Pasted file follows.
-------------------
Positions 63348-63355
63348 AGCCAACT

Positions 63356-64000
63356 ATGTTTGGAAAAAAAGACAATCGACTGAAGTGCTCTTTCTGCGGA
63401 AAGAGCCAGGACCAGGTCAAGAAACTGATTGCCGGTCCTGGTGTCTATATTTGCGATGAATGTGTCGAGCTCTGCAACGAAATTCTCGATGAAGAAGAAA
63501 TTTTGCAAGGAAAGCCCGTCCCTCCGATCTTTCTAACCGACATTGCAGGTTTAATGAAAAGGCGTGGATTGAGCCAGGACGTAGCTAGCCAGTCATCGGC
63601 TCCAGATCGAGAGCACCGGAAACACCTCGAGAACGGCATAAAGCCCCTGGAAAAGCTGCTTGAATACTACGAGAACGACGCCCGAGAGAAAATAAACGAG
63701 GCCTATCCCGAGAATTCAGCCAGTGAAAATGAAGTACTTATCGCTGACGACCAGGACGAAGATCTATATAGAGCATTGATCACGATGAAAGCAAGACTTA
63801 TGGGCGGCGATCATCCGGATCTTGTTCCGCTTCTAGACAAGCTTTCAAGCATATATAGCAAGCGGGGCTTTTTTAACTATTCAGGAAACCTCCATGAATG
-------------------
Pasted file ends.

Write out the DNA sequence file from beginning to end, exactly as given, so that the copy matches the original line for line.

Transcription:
Positions 63348-63355
63348 AGCCAACT

Positions 63356-64000
63356 ATGTTTGGAAAAAAAGACAATCGACTGAAGTGCTCTTTCTGCGGA
63401 AAGAGCCAGGACCAGGTCAAGAAACTGATTGCCGGTCCTGGTGTCTATATTTGCGATGAATGTGTCGAGCTCTGCAACGAAATTCTCGATGAAGAAGAAA
63501 TTTTGCAAGGAAAGCCCGTCCCTCCGATCTTTCTAACCGACATTGCAGGTTTAATGAAAAGGCGTGGATTGAGCCAGGACGTAGCTAGCCAGTCATCGGC
63601 TCCAGATCGAGAGCACCGGAAACACCTCGAGAACGGCATAAAGCCCCTGGAAAAGCTGCTTGAATACTACGAGAACGACGCCCGAGAGAAAATAAACGAG
63701 GCCTATCCCGAGAATTCAGCCAGTGAAAATGAAGTACTTATCGCTGACGACCAGGACGAAGATCTATATAGAGCATTGATCACGATGAAAGCAAGACTTA
63801 TGGGCGGCGATCATCCGGATCTTGTTCCGCTTCTAGACAAGCTTTCAAGCATATATAGCAAGCGGGGCTTTTTTAACTATTCAGGAAACCTCCATGAATG